But companies don’t always benefit from shifting left. In order to reap the benefits, shifting left should be done carefully and with consideration. Understanding some common pitfalls can be helpful.
Recognizing and Avoiding Pitfalls
When vs. Who
The first pitfall is to assume that shifting left means making developers responsible for doing the work. In some cases, the developers will be the best candidates for doing the work, but that’s not always the case.
To avoid this pitfall, remember that shifting left is about when a concern is addressed, not who addresses it. Thinking “when” instead of who can help you consider how best to address the concern in your company.
If your best option is still to have the developers take responsibility, determine if what you’re shifting is already part of their skill set. If the work is completely new to them, look for developers who want to expand their skill sets and give them the training and tools to be successful.
Not Accounting for the Whole Effort
Shifting a concern to the left requires that its associated effort be accounted for earlier in the development lifecycle. This is especially important if the developers are handling the work since they’ll have to schedule it with their other work.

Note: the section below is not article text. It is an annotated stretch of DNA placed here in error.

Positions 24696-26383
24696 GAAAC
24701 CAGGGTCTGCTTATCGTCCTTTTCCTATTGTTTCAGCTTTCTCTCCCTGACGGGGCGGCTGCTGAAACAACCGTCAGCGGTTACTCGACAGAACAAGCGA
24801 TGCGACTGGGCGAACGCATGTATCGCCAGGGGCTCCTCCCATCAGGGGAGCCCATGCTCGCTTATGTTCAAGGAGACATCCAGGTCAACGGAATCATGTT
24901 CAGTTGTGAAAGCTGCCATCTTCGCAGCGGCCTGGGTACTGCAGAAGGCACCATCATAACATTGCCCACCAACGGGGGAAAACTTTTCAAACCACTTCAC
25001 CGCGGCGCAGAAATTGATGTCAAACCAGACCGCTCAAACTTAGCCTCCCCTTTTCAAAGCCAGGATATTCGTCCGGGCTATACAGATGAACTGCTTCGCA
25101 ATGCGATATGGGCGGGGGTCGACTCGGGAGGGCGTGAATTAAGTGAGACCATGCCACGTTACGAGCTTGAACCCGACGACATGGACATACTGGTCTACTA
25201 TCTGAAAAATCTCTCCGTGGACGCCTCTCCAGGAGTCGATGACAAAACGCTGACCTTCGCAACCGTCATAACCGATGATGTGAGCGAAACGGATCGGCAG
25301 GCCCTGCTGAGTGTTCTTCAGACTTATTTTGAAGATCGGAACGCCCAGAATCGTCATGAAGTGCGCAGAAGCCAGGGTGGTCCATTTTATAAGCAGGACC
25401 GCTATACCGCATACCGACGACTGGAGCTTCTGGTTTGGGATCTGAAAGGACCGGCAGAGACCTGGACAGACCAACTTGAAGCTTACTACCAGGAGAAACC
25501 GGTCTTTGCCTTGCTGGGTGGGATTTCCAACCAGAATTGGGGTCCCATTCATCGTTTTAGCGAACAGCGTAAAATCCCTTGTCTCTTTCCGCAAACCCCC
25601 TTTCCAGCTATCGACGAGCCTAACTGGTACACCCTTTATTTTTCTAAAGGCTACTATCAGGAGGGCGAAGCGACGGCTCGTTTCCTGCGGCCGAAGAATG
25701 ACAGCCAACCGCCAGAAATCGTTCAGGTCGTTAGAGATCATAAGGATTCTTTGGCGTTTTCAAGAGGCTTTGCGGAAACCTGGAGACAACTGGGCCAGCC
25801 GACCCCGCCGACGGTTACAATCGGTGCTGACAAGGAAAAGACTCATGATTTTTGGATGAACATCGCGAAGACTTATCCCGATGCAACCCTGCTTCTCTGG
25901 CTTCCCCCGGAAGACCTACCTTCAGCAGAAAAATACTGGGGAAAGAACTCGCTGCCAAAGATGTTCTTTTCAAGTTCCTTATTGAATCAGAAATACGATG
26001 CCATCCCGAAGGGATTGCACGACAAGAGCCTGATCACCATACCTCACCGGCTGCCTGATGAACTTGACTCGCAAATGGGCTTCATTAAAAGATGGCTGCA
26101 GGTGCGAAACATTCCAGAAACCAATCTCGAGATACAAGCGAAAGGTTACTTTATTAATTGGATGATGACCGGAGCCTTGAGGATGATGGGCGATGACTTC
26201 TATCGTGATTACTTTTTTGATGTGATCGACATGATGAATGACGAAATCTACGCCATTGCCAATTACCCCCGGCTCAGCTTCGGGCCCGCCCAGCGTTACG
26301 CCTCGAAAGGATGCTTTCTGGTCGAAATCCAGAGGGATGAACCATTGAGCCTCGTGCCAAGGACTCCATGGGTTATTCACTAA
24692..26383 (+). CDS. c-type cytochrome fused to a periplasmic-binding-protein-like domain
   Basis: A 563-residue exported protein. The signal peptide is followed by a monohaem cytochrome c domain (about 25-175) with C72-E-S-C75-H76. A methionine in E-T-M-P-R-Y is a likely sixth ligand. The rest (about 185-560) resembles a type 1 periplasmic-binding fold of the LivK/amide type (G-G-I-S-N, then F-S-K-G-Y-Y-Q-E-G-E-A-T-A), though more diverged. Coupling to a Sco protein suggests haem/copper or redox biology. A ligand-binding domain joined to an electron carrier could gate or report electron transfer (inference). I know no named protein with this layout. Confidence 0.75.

Also, candidates for shifting left don’t exist in isolation. Many of these candidates are first-class concerns that may have additional dependencies, and which require design, support, leadership, tooling, governance, etc. Shifting something left means those related concerns need to be accounted for earlier as well. Not accounting for these can be detrimental.
To avoid this pitfall, reassess effort estimates with the shift in mind. Account for discovery efforts that may be necessary if the concern being shifted is new to the team. If the shift has dependencies on other teams or business units, make sure they understand the adjusted timelines and secure the required support before making the shift.
Some concerns being shifted require expertise. Giving the responsibility to teams or individuals that don’t have that expertise does provide a learning opportunity, but may result in poor initial implementations. It may be better to have someone with expertise work alongside the team instead of making the team members directly responsible.
To avoid this pitfall, consider the risk. For high-risk areas like security, substandard implementations could be detrimental to the business. If the concern being shifted is one that addresses major risks, ensure it’s being handled by people with expertise in that area.